If my child was injured when she turned a 4-wheeler over on herself, can I hold the ATV owner responsible for her medical bills even though I allowed het to operate the it?

Asked on July 23, 2015 under Personal Injury, Alabama


S.L,. Member, California Bar / FreeAdvice Contributing Attorney

Answered 5 years ago | Contributor

The owner of the ATV is liable for your child's injuries.  If the ATV owner has an applicable insurance policy, your child's personal injury claim should be filed with that insurance carrier.  Notify the insurance carrier in writing of your child's personal injury claim.  The insurance may be on the ATV itself or it could be homeowner's insurance if the accident occurred on the ATV owner's property.

When your child completes his/her medical treatment and is released by the doctor or is declared to be permanent and stationary which means having reached a point in his/her medical treatment where no further improvement is anticipated, obtain your child's medical bills and medical reports. 

Compensation for the medical bills is straight reimbursement.  The medical reports document the nature and extent of the injury and will be used to determine compensation for pain and suffering which is an amount in addition to the medical bills.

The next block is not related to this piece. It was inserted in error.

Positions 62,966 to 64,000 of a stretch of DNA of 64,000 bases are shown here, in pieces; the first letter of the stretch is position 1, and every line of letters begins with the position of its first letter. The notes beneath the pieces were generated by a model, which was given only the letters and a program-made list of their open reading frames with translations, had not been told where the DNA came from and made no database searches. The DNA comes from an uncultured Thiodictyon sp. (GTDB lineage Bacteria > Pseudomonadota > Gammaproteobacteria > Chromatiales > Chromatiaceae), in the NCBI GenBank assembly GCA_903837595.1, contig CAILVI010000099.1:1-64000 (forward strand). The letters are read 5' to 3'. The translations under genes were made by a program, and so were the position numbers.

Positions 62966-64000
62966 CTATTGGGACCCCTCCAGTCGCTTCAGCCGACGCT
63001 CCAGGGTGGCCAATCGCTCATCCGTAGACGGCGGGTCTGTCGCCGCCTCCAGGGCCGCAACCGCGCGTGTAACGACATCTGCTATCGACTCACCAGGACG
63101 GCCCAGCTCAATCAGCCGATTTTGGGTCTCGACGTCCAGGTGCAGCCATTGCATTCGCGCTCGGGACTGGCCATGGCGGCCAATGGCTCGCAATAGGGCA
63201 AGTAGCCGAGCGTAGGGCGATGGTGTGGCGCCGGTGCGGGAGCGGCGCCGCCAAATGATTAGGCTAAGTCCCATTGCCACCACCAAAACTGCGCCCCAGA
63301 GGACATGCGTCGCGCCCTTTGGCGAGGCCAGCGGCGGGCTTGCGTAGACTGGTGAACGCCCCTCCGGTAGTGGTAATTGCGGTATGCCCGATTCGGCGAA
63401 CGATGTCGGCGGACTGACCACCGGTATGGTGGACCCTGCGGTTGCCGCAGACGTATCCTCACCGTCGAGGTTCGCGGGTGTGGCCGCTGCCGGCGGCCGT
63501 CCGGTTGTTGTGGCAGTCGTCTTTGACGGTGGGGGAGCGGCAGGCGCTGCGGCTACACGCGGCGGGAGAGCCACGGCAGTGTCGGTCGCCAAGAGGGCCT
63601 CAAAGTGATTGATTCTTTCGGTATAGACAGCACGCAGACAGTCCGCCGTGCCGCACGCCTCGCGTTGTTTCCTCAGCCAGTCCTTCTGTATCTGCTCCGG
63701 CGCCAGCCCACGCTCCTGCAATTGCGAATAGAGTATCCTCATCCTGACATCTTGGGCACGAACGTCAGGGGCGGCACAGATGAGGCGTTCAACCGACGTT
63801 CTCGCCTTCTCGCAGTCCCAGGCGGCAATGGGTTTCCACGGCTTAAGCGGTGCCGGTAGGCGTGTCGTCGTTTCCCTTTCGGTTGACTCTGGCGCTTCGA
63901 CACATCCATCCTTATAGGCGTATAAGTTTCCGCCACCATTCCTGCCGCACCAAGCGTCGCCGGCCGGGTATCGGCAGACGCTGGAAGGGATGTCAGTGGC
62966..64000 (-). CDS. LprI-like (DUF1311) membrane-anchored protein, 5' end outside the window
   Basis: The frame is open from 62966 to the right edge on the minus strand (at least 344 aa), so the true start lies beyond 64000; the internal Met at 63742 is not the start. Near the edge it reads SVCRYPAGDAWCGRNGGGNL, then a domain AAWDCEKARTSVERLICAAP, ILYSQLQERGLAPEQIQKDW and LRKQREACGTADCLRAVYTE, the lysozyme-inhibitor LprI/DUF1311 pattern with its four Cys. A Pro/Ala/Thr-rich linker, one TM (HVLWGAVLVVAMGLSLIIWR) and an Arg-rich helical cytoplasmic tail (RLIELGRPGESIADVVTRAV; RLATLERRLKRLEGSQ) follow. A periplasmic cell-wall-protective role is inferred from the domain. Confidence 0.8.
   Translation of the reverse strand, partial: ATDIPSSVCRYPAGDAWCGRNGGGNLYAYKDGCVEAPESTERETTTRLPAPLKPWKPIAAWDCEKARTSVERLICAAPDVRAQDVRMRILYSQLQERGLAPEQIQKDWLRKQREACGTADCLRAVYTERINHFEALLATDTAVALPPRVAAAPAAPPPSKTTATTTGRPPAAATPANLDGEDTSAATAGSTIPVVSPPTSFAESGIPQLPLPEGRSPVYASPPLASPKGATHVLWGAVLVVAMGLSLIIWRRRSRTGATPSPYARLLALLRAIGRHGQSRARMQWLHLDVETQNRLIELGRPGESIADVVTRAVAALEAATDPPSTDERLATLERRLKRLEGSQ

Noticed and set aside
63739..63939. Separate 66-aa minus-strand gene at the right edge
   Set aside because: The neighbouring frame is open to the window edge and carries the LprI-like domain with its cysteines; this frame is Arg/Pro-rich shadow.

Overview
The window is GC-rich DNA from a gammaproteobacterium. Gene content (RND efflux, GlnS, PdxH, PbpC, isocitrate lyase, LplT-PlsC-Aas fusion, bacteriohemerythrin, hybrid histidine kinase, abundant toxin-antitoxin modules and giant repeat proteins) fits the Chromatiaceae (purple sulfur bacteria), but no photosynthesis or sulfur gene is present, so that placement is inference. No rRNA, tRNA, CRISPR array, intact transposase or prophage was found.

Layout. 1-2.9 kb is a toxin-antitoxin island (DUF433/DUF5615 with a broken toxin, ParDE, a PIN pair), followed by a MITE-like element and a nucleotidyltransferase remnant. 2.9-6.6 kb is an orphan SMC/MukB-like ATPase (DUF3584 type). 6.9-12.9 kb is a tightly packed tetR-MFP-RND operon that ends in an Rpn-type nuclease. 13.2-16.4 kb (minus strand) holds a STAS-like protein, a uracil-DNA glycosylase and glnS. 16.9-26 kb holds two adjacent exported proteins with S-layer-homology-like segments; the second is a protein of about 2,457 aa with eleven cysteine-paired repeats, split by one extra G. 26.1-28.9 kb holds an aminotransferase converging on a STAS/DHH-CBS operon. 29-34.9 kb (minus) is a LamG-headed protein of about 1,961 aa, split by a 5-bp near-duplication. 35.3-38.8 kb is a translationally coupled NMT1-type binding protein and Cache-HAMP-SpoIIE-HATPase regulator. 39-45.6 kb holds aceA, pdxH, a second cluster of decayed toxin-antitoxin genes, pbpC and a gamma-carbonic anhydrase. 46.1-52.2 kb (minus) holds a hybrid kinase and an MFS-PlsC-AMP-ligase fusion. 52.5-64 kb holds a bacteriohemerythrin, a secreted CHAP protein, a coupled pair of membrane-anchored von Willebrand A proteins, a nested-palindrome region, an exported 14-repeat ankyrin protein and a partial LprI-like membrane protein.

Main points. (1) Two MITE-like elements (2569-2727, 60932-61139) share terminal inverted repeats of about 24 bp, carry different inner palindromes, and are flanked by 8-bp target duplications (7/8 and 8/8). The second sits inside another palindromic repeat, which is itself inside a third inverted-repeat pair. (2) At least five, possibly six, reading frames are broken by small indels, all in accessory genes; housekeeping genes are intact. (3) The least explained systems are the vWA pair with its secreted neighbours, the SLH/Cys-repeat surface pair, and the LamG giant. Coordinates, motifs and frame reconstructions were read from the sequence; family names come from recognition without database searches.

If the case is settled with the ATV owner's insurance carrier, NO lawsuit is filed.

If you are dissatisfied with settlement offers from the insurance carrier, reject the settlement offers and file a lawsuit against the ATV owner for premises liability if this occurred on the ATV owner's property.  You will need to be appointed guardian ad litem to file a lawsuit on behalf of your child because your child is a minor.

If the case is NOT settled, your lawsuit against the ATV owner must be filed prior to the expiration of the applicable statute of limitations or your child will lose his/her rights in the matter forever.

If the ATV owner does not have insurance, you will need to sue the ATV owner on behalf of your child.  If you get a judgment against the ATV owner, you can enforce the judgment with a wage garnishment or a lien on his/her property.

IMPORTANT NOTICE: The Answer(s) provided above are for general information only. The attorney providing the answer was not serving as the attorney for the person submitting the question or in any attorney-client relationship with such person. Laws may vary from state to state, and sometimes change. Tiny variations in the facts, or a fact not set forth in a question, often can change a legal outcome or an attorney's conclusion. Although AttorneyPages.com has verified the attorney was admitted to practice law in at least one jurisdiction, he or she may not be authorized to practice law in the jurisdiction referred to in the question, nor is he or she necessarily experienced in the area of the law involved. Unlike the information in the Answer(s) above, upon which you should NOT rely, for personal advice you can rely upon we suggest you retain an attorney to represent you.